It’s supposed to be the train that takes the strain, but during yesterday’s morning rush hour the misery was heaped on replacement bus passengers as six weeks of engineering works on the Edinburgh to Glasgow main line got under way.
With a reduced service between Linlithgow and the Capital for the next 44 days thanks to electrification work at the Winchburgh tunnel, passengers were told to brace themselves for long delays and packed carriages.
In fact, those arriving on trains along the alternative route from Glasgow were soldiering on without major complaint.
“It was actually surprisingly quiet. I was expecting it to be really busy,” said Derek Marr, 66, from Livingston.
“My train was much busier,” said Timothy Dunkley, 44, from Cambuslang. “I couldn’t get a seat, but normally I’d be able to. It’s just a fact of life, isn’t it? People will get used to it.”
Despite using slower services making more stops, passengers from Glasgow reported delays of just ten to 15 minutes. But for many of those commuting from Linlithgow or Falkirk on the buses, yesterday morning was a battle, with journeys taking up to four times as long as normal.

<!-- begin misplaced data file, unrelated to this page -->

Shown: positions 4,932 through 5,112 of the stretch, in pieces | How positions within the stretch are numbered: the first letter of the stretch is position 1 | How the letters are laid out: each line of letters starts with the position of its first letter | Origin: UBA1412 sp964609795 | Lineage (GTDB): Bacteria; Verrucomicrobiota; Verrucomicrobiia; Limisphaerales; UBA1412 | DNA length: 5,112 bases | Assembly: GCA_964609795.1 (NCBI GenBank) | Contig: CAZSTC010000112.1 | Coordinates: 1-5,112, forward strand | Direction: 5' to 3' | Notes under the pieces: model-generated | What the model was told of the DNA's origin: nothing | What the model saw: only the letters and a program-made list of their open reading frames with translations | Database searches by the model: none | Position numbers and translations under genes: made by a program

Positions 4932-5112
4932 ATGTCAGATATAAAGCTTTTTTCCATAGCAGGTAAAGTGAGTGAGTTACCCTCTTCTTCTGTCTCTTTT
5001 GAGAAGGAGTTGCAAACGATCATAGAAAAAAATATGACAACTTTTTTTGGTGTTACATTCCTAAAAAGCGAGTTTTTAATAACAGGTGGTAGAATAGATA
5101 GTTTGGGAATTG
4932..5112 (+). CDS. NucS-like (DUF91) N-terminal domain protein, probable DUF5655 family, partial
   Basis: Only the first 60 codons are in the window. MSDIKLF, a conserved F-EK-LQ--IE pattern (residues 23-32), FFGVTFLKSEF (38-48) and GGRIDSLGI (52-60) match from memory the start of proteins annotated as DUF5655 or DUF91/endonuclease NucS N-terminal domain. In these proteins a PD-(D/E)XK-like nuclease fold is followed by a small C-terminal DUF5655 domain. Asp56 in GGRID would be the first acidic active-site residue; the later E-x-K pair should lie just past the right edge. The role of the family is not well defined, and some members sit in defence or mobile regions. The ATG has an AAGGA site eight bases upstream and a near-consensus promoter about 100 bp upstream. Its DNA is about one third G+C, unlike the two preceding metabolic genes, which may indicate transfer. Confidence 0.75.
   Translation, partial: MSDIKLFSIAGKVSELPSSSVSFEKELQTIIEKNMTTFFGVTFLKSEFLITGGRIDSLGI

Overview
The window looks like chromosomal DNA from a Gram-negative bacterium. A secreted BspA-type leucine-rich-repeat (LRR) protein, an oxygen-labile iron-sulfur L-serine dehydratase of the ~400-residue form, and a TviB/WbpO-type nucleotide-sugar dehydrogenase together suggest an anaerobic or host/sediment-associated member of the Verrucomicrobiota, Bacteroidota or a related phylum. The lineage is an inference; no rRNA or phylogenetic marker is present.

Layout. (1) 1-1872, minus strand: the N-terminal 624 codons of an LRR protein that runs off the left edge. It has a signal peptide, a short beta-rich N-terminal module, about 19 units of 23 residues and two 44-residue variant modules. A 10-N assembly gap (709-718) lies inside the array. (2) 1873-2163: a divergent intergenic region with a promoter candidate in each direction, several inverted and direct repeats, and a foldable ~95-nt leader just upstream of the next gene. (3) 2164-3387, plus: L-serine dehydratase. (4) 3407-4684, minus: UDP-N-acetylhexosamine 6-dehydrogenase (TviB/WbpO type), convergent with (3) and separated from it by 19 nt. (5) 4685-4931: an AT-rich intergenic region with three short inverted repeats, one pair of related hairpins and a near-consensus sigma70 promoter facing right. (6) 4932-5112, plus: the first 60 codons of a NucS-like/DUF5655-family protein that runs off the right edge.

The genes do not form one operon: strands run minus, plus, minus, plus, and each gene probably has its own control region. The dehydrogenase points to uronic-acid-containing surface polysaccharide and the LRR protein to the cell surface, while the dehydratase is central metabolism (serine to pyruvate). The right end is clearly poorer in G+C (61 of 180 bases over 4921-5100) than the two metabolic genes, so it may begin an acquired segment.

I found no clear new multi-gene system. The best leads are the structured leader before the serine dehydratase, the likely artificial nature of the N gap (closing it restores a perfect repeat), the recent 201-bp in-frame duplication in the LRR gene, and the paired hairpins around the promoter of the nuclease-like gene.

“We left Linlithgow at about ten to eight, and here I am just getting to Haymarket at five past nine, for a journey that usually takes 23 minutes,” said Marion Judge, 54.
Passengers were being dropped off by the side of the road on busy Haymarket Terrace, ironically in front of the bar called Platform Five.
At times, it seemed like the drivers were more stressed out than the passengers as they attempted to navigate heavy traffic around Haymarket. Some of the 200 staff drafted in to help with the disruption came from as far away as operator Abellio’s London operation.
At the weekend, one driver was reported to have waited at South Gyle station for 40 minutes for a bus he was due to drive from Edinburgh Park.
“They’re doing their best,” said one passenger, who gave her name as Katie. “We were meandering around for about 45 minutes. I’m not sure he knew the way.”
As rush-hour traffic bled into the morning, things weren’t getting any easier for ScotRail’s harassed bus drivers. One bus overshot the temporary stop and came to a halt by some double yellow lines on the Haymarket junction.
“She’s overheated,” the driver exclaimed as he rushed out of his cab. The bus was blocking traffic in the left-hand lane for roughly ten minutes before moving off.
A ScotRail spokeswoman said: “We will be closely monitoring the customer experience for the duration of the tunnel closure.
“It’s already clear that most of our regular travellers are aware of the work, and the need to allow more time, and we’d like to thank them in advance for continuing to heed our advice as the work progresses.”